Donald Trump has regularly attacked Democratic-led states that did not vote for him.
Donald Trump is refusing to grant California's request for a disaster declaration to help the state clean up and rebuild following a series of historically destructive wildfires, CNN reported on Thursday, in a move that will hamper the state's ability to receive federal funding for the relief efforts.
California Gov. Gavin Newsom requested the disaster declaration on Sept. 28 following the wildfires that burned millions of acres of the state and killed 31 people.
The wildfires unequivocally count as a major disaster, which the Federal Emergency Management Agency defines as: "Any natural event, including any hurricane, tornado, storm, high water, wind-driven water, tidal wave, tsunami, earthquake, volcanic eruption, landslide, mudslide, snowstorm, or drought, or, regardless of cause, fire, flood, or explosion, that the President believes has caused damage of such severity that it is beyond the combined capabilities of state and local governments to respond."
But Trump has attacked Democratic-led states such as California that did not vote for him in 2016, treating them as if they are not his responsibility as leader of the country.
Miles Taylor, a former top official in Trump's Department of Homeland Security, said Trump explicitly directed the department to stop giving money for wildfire relief because people in California did not vote for him.
"He told us to stop giving money to people whose houses had burned down from a wildfire because he was so rageful that people in the state of California didn’t support him and that politically it wasn't a base for him," Taylor said in an ad released in August in support of Democratic nominee Joe Biden for president.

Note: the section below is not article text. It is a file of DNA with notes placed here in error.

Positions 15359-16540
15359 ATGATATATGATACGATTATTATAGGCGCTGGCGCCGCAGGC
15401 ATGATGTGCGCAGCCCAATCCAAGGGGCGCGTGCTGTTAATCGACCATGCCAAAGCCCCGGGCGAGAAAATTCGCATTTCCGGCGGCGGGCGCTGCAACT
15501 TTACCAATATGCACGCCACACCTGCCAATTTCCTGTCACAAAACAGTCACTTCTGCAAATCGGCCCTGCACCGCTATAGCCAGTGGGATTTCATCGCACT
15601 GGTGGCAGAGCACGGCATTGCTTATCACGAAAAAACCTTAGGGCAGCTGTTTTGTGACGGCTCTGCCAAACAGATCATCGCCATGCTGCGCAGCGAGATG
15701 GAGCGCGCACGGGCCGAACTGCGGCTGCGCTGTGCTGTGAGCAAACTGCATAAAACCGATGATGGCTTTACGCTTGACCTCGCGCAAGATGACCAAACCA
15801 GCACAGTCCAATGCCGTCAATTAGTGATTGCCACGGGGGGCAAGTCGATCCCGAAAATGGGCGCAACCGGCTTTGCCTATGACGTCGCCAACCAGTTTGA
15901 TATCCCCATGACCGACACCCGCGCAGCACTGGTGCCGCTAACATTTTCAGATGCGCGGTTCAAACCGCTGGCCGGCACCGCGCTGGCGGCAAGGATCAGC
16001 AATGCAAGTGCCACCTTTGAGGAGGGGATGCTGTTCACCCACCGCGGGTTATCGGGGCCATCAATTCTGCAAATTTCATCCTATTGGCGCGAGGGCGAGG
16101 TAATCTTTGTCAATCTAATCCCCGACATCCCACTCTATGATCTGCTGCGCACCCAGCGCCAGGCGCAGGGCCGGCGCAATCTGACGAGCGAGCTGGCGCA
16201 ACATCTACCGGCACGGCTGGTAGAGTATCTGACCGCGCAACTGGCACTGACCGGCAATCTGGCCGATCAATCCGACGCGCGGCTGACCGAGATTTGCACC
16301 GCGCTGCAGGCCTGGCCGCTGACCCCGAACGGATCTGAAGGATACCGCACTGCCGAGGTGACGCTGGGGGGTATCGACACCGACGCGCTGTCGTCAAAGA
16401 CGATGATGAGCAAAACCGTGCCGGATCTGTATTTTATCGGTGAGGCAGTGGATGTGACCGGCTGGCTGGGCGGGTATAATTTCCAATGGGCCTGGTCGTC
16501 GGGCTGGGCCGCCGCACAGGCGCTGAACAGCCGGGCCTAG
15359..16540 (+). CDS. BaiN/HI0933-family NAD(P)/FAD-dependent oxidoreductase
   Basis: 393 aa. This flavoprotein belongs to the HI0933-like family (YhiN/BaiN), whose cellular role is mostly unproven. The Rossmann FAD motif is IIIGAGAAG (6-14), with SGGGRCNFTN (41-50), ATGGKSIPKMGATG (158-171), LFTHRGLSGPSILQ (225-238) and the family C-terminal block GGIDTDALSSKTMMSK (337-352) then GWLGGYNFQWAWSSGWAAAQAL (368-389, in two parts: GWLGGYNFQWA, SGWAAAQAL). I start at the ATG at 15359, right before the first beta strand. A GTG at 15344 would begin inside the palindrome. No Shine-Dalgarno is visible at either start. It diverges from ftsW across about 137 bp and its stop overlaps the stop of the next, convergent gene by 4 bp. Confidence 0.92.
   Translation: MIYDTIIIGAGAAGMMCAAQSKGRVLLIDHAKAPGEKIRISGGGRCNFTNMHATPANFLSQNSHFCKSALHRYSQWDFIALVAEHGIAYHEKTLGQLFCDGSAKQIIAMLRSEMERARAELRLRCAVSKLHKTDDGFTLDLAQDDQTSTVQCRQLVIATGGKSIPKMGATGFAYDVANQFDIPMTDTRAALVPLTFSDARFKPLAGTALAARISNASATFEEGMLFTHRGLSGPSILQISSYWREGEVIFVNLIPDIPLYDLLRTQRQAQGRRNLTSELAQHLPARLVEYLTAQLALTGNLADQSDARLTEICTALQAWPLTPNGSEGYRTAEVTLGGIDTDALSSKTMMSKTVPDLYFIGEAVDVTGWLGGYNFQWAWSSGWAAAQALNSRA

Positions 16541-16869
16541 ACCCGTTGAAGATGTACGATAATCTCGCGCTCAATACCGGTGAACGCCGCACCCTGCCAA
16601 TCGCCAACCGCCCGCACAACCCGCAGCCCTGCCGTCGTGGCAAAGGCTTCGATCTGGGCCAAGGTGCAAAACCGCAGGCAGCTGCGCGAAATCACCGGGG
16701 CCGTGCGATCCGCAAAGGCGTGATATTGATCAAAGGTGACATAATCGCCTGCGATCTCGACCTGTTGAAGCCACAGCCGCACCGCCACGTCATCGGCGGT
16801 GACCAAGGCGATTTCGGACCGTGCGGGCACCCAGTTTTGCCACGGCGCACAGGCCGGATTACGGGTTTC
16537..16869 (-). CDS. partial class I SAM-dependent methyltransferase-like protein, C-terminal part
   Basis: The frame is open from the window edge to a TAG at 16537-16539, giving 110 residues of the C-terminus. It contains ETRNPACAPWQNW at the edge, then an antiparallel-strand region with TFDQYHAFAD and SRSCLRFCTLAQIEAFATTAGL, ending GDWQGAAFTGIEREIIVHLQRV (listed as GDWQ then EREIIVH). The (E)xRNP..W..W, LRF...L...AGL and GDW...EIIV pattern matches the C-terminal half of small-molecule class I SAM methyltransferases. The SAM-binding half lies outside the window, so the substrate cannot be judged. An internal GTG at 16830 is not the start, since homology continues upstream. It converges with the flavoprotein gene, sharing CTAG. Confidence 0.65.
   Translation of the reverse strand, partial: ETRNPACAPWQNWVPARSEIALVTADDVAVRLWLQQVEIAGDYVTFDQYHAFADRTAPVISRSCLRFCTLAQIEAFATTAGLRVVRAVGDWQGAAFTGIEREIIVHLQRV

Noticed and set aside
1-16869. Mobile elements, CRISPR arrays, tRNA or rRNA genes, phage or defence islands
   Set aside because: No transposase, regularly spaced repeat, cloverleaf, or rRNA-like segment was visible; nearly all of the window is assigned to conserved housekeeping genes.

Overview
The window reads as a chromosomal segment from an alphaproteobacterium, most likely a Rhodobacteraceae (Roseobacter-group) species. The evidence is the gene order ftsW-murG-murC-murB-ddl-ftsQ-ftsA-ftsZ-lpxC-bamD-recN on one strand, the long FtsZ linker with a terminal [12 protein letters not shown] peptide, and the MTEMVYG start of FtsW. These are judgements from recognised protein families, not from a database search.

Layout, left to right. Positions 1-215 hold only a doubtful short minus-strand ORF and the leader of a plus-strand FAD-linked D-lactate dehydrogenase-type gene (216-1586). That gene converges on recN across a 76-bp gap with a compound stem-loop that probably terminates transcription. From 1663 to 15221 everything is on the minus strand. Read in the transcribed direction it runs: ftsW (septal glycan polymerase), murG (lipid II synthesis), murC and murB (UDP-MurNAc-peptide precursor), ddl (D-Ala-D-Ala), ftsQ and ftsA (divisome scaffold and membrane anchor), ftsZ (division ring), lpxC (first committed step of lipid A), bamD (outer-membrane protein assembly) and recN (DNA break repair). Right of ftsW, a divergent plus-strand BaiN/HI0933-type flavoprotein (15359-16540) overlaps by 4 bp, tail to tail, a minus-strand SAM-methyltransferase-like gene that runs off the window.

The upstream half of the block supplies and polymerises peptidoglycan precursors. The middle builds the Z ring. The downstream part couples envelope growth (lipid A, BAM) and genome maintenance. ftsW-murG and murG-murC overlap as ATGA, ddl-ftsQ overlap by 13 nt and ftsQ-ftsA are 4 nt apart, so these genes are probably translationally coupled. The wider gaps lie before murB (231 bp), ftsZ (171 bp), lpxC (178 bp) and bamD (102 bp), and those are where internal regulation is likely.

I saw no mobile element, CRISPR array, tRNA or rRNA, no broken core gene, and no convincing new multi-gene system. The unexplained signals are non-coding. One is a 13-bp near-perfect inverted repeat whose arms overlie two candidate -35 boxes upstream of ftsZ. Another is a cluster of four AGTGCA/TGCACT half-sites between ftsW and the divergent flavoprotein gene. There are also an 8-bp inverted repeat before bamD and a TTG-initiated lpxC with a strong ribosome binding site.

During the House's impeachment inquiry into Trump's conduct with Ukraine last year, Pamela Karlan, a professor of law at Stanford University, presented a hypothetical scenario that captures Trump's approach to federal aid of requiring something to his benefit in exchange, calling it an abuse of his office.
Karlan said during a House Judiciary Committee hearing in December 2019:
Imagine living in a part of Louisiana or Texas that's prone to devastating hurricanes and flooding. What would you think if you lived there and your governor asked for a meeting with the president to discuss getting disaster aid that Congress has provided for? What would you think if that president said, 'I would like you to do us a favor? I'll meet with you, and send the disaster relief, once you brand my opponent a criminal.'
Wouldn't you know in your gut that such a president has abused his office? That he'd betrayed the national interest, and that he was trying to corrupt the electoral process? I believe the evidentiary record shows wrongful acts on those scale here.
Trump's refusal to grant the disaster declaration comes as his chances at reelection grow slimmer.
Trump trails Biden nationally by double-digit margins, according to the FiveThirtyEight polling average. Trump is also losing in critical states such as Arizona and Florida that he needs to win reelection.
With just 18 days until Election Day, Trump's chances to turn the race are fading. So far, nearly 20 million people have already cast ballots through early voting.
Published with permission of The American Independent Foundation.